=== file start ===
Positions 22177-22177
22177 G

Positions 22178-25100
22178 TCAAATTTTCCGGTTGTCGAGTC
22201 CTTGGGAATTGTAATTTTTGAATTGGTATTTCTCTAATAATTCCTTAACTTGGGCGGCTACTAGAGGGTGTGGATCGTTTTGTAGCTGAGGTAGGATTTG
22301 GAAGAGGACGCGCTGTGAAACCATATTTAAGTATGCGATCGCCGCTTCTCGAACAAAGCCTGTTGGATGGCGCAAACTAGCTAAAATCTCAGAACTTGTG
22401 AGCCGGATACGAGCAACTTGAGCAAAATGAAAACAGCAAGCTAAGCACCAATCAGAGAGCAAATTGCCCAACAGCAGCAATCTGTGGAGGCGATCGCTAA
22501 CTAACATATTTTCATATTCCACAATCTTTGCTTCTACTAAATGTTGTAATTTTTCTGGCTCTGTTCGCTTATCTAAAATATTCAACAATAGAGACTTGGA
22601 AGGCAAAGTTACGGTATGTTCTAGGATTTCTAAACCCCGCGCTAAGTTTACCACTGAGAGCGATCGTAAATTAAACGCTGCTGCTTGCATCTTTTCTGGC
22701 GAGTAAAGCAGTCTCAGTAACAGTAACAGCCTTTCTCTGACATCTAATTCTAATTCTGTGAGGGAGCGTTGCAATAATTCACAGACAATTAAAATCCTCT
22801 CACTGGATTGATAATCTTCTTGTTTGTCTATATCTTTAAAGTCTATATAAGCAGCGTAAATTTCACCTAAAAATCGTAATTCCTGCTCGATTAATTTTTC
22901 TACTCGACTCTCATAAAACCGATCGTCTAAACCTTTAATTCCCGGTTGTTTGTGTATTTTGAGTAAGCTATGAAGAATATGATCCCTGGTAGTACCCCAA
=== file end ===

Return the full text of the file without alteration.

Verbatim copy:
Positions 22177-22177
22177 G

Positions 22178-25100
22178 TCAAATTTTCCGGTTGTCGAGTC
22201 CTTGGGAATTGTAATTTTTGAATTGGTATTTCTCTAATAATTCCTTAACTTGGGCGGCTACTAGAGGGTGTGGATCGTTTTGTAGCTGAGGTAGGATTTG
22301 GAAGAGGACGCGCTGTGAAACCATATTTAAGTATGCGATCGCCGCTTCTCGAACAAAGCCTGTTGGATGGCGCAAACTAGCTAAAATCTCAGAACTTGTG
22401 AGCCGGATACGAGCAACTTGAGCAAAATGAAAACAGCAAGCTAAGCACCAATCAGAGAGCAAATTGCCCAACAGCAGCAATCTGTGGAGGCGATCGCTAA
22501 CTAACATATTTTCATATTCCACAATCTTTGCTTCTACTAAATGTTGTAATTTTTCTGGCTCTGTTCGCTTATCTAAAATATTCAACAATAGAGACTTGGA
22601 AGGCAAAGTTACGGTATGTTCTAGGATTTCTAAACCCCGCGCTAAGTTTACCACTGAGAGCGATCGTAAATTAAACGCTGCTGCTTGCATCTTTTCTGGC
22701 GAGTAAAGCAGTCTCAGTAACAGTAACAGCCTTTCTCTGACATCTAATTCTAATTCTGTGAGGGAGCGTTGCAATAATTCACAGACAATTAAAATCCTCT
22801 CACTGGATTGATAATCTTCTTGTTTGTCTATATCTTTAAAGTCTATATAAGCAGCGTAAATTTCACCTAAAAATCGTAATTCCTGCTCGATTAATTTTTC
22901 TACTCGACTCTCATAAAACCGATCGTCTAAACCTTTAATTCCCGGTTGTTTGTGTATTTTGAGTAAGCTATGAAGAATATGATCCCTGGTAGTACCCCAA